AA accuses Tatmadaw of using combat drones

The Tatmadaw used unmanned aerial vehicles (UAVs) in clashes with the Arakan Army (AA) in northern Rakhine early this month, the AA said.

If true, it would be the first time the military has used drones to fight armed rebel groups in Myanmar.

The Tatmadaw began using the combat drones in attacks on the AA in Buthidaung and Rathedaung townships on January 2, AA spokesperson Khaing Thuka told Myanmar Now on Monday.

Colonel Win Zaw Oo of the Tatmadaw’s Western Command told Myanmar Now that the military is using drones for surveillance but would not confirm or deny their use in combat.

“Of course we use them if we need to. It’s warfare and we fight to win,” he said. “Even children, when they fight, will bite if one feels they are losing.”

Asked for details like drone makes and models or the number of drones in use, Win Zaw Oo declined to respond.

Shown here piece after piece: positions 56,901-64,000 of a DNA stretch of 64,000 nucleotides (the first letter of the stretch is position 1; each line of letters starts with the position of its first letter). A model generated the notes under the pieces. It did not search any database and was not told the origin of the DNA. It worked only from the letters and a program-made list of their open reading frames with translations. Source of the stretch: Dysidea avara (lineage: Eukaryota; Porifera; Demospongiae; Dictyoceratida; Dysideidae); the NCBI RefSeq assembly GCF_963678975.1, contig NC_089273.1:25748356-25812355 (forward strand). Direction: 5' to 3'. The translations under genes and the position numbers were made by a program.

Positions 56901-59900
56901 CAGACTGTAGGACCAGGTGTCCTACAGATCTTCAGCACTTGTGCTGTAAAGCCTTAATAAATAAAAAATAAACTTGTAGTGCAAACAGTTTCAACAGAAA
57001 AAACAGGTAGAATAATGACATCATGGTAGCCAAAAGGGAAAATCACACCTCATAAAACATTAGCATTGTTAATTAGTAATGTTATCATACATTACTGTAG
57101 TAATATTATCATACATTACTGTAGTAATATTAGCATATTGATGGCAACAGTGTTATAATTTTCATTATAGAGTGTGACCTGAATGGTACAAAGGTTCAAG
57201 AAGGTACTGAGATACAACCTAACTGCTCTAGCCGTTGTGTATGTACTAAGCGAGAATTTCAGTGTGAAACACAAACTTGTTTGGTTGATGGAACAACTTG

“When the time is right, you’ll come to know. We won’t be able to keep it a secret,” he said.

Over the past few years, photographs and other information have emerged of the Tatmadaw using Chinese-made UAVs, with several of the photographs going viral on Facebook.

Khaing Thuka said they still have to study the source country of the vehicles the Tatmadaw used on January 2.

Naing Swe Oo, founder and executive director of the Yangon-based think-tank Thayninga Institute for Strategic Studies, told Myanmar Now he thinks the drones in question are Chinese CH3 combatant unmanned vehicles.

An online military magazine, “Defence Blog”, reported in 2016 that a Chinese armed CH3 drone was spotted in Myanmar preparing for flight. The blog post included a photo showing a UAV taxiing on a runway with several Tatmadaw soldiers around it.

The post also claimed the military was set to buy an “undisclosed number” of CH-3 UAVs from the state-owned China Aerospace Science and Technology Corporation.

“In modern warfare, every country uses UAVs at least for surveillance, if not combat. I reckon this news is plausible,” said Naing Swe Oo.

Tatmadaw spokesman brigadier general Zaw Min Tun told Myanmar Now in April last year that the army had been using multiple rocket launchers in attacks on AA rebels.

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